May is the big kick-off month in Cordoba when the city comes alive between its post-Easter slumber and the furnace-like temperatures of the summer. So, once again, I steered a car towards this beguiling urban labyrinth from my rustic hideaway in the Subbética. Patios were on the agenda, but what I didn’t expect was to stumble across the famous Rocio.
I love Cordoba, never tire of its sublime 8th-10th century Mezquita (mosque), its Roman walls (above), nooks and crannies, palm-studded squares, silent churches and noisy tapas bars. Luckily the latter constantly reinvent themselves; even changing the ingredients and/or presentation of homegrown salmorejo…Here’s one of the best versions, at Garum 2.1, with a glass of chilled, local Montilla. Read my post about the city’s tapas bars here – all tips are still valid.
On this visit, trusty friend in tow, I set off to re-explore the city clutching a map of some 50 competing patios. This is the Fiesta de los Patios, an annual bun-fight, or rather flower-fest, that gives visitors the privilege of snooping inside the private spaces of Cordoba’s Moorish-style houses. Normally the gate or wooden door is closed, but for two weeks every May, dozens of these houses put on their finest flowery show to win a prize. In fact sometimes the display is SO riotously packed with potted geraniums, petunias, hydrangeas et al that it’s positively kitsch.
There are two types of houses, those that are entirely owned by one family, and those that are called casas de vecinos in which several families share the courtyard space. We saw both, though were stymied by typical Andalucian opening-hours, or rather closing hours meaning that between 2pm and 6pm most patios were firmly cerrado. Siesta calls, or rather they’d rather have their patio to themselves. No problem, there are always tapas bars…
This year a good cluster of competing patios were in the San Agustin barrio and neighbouring San Lorenzo, in the north east of the city. Some was new territory for me, and I was impressed by the narrow, well maintained streets of whitewashed, two-storey houses. Less so by the popularity of the event, which meant a lot of squeezing past other aficionados into tight spaces. I snapped the pic below with about 20 garrulous Spaniards in hot pursuit.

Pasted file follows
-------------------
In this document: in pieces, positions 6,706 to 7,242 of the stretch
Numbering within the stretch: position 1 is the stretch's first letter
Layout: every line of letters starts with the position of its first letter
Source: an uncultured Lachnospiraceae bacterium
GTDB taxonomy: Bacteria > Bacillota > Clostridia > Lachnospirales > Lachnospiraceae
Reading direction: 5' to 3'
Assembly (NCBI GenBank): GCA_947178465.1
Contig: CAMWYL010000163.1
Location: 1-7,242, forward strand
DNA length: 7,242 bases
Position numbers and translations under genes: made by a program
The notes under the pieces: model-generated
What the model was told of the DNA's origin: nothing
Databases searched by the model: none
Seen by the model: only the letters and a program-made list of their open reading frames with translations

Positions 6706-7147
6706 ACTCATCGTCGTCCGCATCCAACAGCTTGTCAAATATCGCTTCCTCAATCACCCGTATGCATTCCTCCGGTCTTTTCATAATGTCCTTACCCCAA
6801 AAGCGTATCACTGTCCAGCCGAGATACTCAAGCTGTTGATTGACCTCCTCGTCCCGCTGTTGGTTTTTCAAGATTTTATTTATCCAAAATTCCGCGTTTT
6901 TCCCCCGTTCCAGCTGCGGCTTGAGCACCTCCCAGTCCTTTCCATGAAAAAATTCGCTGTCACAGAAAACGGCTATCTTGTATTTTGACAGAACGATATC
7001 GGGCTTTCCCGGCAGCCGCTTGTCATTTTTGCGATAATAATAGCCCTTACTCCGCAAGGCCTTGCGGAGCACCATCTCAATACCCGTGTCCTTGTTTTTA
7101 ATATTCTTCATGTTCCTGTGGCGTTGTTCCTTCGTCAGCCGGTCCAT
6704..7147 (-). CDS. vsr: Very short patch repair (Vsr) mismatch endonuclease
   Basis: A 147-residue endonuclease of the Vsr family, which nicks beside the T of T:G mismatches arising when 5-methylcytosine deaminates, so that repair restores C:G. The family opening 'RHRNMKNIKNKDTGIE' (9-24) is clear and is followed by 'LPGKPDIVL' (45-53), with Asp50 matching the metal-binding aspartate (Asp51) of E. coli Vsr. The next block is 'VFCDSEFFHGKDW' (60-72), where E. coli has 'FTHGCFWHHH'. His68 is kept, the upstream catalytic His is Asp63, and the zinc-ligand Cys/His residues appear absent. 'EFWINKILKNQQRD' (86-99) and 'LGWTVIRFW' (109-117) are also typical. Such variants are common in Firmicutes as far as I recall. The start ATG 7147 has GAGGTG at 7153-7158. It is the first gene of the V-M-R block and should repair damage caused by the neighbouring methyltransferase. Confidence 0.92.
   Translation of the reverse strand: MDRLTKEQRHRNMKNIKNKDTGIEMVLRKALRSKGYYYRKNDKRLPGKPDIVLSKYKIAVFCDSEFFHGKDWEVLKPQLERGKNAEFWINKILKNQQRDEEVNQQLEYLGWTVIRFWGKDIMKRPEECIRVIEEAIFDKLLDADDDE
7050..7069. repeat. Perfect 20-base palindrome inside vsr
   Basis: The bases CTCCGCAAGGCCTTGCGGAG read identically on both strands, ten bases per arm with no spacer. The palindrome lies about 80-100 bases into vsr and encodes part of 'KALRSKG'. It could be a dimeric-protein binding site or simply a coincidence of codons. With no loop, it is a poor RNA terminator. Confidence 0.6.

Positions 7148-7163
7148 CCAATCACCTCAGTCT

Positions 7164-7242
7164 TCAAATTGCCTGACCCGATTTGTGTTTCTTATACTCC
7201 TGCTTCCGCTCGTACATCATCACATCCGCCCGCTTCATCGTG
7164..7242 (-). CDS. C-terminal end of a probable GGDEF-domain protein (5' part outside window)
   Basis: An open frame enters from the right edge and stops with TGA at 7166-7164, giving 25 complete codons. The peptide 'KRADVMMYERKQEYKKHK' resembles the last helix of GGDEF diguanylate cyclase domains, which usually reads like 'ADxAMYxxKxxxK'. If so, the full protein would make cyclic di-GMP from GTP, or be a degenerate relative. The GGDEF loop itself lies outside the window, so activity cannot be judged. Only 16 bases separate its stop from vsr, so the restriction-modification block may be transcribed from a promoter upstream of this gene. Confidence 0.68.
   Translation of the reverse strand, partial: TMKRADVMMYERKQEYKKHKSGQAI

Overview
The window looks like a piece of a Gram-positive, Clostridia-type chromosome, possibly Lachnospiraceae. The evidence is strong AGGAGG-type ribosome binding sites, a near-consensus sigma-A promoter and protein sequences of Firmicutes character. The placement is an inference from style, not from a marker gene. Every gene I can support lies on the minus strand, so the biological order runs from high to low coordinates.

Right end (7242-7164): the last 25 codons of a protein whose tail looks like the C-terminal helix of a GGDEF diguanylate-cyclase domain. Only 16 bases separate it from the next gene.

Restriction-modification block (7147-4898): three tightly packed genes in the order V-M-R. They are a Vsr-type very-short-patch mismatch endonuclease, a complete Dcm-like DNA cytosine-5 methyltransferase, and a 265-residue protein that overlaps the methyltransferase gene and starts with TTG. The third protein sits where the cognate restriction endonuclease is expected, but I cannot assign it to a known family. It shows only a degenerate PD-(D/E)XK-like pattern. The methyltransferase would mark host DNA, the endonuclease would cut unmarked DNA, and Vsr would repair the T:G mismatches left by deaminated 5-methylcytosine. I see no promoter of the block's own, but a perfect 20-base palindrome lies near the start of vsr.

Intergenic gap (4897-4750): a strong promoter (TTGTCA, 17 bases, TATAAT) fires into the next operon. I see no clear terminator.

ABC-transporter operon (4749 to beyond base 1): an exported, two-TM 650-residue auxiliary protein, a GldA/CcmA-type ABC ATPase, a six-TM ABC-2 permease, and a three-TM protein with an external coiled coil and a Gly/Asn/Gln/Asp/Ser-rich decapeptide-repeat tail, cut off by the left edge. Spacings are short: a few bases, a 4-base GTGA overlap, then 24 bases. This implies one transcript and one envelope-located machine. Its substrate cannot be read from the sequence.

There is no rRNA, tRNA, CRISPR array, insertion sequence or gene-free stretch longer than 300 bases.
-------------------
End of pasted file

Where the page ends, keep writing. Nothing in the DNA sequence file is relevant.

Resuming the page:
En route to these patios, we heard the pomp of a brass band; in fact we were right beside the ruins of Cordoba’s Roman temple. Turning the corner of the City Hall, we were confronted by a heaving crowd of Cordobesas milling around men and women on horseback (immaculate in suits and gaucho hats, with equally festive-looking horses). At that moment, out of the revered church of San Pablo (which, like most monuments in Cordoba was built over Roman and Moorish structures) tottered a Virgin, or rather tottered men carrying a Virgin statue, triggering a bonanza of flashing smartphones.
Then, in the background we discovered an impressive train of seven mules attached to a carriage. There sat a plump lady in flamenco dress glued to a mobile, with a pin-up daughter on horseback beside her, and another in the back. As they were all stationary, we chatted, and learned she had come from Murcia to embark on the (in)famous Rocio, a longstanding pilgrimage that from Cordoba takes 10 days to meander west across Andalucia to Almonte, in Donaña. She had rented the mule train and driver for quite a hefty price. Other ‘pilgrims’ have a shorter ride, notably those from Seville.
The Rocio is now so popular that nearly one million Andalucians join the outing, camping along the way, some on foot, others in 4WDs, carriages or on horses. Flamenco dress or riding gear are de rigueur – this is Spain, where traditions never die. One reason for its magnetism is that this romeria (pilgrimage) is not just for religious purposes but more a protracted party of eating, drinking and general hedonism that apparently extends to some pretty wild sex. It culminates at a (hungover?) ceremony on Whit Sunday.
In Cordoba, hours later, we were recovering from our patio-trail by tucking into more tapas at a bar near the Guadalquivir river. Suddenly we heard those familiar Andalucian sounds: singing, hand-clapping and drum-beating. In a flash we gulped down our finos and rushed round the corner – and there they were! A massive procession of horse or mule-drawn carriages, tractors pulling trailers, behatted horse-riders and that same Virgin were all setting off across the Miraflores bridge on their 10-day trek towards the setting sun – and the Sanctuary of El Rocio.
You really can’t beat Andalucia!